2007 Bentley Continental GT GTC 6.0 W12 twin turbo petrol from UK and Ireland

Summary:

In a class of its own

Faults:

Tyre pressure monitoring system said there was a fault. This was probably due to the aftermarket alloys and tyres that had been fitted.

Parking sensors constantly going mad. This was probably due to the front bumper, which had been refitted at some point, was not quite square, and so the sensors were detecting themselves.

General Comments:

The convertible version of Bentley's Continental GT has always been my other half's favourite car. As a wedding present to ourselves, we hired one for a four-day weekend, and covered a total of 400 miles across a wide range of city, country, motorway, sunny and wet driving.

There really is nothing quite like the GTC, sitting alone in the 3-ton, convertible, four wheel drive luxo-tank category of cars. The first thing that strikes you is its unusual size. It's seven feet wide, sixteen feet long, and has a very high waistline, meaning mass is looming at you from all sorts of unexpected places. And yet the stylists have successfully managed to make it look almost sleek.

The wheels are truly enormous, and the 24" brakes were the biggest ever fitted to a road car at the time. The example we hired showed them off with even larger-than-normal aftermarket alloys. It all adds up to a presence unlike anything I had experienced in a car before. It made the equally priced Porsche 996 that I test drove recently seem like a go-kart.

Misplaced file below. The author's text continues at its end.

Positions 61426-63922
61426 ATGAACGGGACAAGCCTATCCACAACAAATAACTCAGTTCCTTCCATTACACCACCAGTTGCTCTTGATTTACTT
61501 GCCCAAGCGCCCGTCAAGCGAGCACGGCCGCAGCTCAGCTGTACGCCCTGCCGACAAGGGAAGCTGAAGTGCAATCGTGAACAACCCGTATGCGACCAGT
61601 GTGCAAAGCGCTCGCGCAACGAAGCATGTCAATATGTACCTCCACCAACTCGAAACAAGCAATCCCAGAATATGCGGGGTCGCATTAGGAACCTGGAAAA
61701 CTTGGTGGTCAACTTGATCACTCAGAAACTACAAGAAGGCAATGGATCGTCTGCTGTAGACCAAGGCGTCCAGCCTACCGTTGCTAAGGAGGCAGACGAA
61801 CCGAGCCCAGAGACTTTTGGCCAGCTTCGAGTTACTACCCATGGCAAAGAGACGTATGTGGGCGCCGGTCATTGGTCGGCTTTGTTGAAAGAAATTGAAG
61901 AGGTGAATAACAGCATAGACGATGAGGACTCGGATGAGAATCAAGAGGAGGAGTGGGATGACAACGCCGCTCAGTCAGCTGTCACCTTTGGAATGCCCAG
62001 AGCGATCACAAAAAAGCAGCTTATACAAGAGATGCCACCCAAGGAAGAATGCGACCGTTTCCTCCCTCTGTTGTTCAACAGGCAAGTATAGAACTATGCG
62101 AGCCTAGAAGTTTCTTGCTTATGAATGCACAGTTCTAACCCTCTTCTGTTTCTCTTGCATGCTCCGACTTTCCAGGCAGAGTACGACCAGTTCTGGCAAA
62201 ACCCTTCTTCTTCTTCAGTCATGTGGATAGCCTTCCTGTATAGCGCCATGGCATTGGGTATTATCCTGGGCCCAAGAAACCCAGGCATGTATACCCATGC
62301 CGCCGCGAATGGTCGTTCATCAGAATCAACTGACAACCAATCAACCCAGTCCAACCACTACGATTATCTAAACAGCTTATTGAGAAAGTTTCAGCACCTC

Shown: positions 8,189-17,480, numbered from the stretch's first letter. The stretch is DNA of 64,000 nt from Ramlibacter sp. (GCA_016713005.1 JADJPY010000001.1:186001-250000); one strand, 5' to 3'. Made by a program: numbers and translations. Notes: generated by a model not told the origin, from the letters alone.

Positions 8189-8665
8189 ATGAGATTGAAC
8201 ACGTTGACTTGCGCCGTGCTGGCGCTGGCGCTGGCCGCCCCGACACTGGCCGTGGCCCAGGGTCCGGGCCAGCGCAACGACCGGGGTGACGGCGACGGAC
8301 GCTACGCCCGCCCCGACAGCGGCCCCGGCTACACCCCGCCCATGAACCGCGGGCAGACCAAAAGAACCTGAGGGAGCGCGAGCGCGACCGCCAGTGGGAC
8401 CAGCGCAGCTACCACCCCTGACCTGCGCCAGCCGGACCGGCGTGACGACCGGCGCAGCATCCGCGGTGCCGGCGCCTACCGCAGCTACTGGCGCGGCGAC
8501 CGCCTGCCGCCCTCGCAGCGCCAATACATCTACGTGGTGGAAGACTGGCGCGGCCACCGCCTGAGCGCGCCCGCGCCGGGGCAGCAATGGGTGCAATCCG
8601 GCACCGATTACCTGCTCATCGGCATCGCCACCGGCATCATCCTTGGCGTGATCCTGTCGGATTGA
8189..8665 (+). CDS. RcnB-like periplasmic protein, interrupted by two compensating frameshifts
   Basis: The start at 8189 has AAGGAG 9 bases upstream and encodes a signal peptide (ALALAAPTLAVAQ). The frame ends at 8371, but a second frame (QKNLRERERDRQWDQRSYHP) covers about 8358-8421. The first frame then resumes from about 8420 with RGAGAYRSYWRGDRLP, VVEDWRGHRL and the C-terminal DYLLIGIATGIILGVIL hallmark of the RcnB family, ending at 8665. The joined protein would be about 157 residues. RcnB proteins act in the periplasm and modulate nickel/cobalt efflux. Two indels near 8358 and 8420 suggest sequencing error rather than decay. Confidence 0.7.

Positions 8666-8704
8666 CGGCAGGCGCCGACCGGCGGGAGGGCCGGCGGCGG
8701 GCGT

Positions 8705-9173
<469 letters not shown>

Most of the appeal of the Bentley is in its astounding cabin. In a way, this car is at its best when sitting absolutely still in traffic. Sitting down on the enormous and very comfortable seats, you never want to leave again. The cabin combines the best of British craftmanship and quirkiness (knurled buttons, push-stop levers) with German sensibility and build quality (everything feels solid and well spaced apart). The centre information unit was a bit unintuitive at first, but I eventually began to understand how it combined physical buttons and generic i-Drive style digital menus.

Starting the engine was a thrill that I will never forget. The starter motor screeches away for a second, and then the deepest, lowest, smoothest W12 roar erupts seemingly from everywhere at once. It sounds like being constantly followed by a pack of Harley-Davidsons.

And now, onto the drive. The GTC is a strange blend of being easy and difficult to drive at the same time. Pro points are the wonderfully politically incorrect engine and gearbox, which keep the revs high and the flywheel spinning quickly at all times, ready for explosive acceleration at any time the driver wants. The 4WD system gave this 3-ton beast incredible grip and sure-footedness. Con points are the sheer size of the thing and the knowledge that a minor traffic ding will probably constitute a $5k repair.

Eventually, I threaded my way out of dense city traffic and was able to open up the throttle on the motorway. Predictably, 600 HP and lots of open space is quite a fun combination. The Conti will take off like the crack of a whip from pretty much any speed and conditions you can imagine, and will not let up until the driver begins to fear for his licence. 200mph is the published top speed, and I don't doubt it.

There was not a whiff of turbo lag, probably due to the engine's aforementioned tendency to keep the revs high at all times. The price you pay for this is that it will get through fuel like you will not believe. 15 MPG is likely in normal driving conditions. Do not buy one of these thinking you can take it easy and save at the pumps - it just doesn't work that way.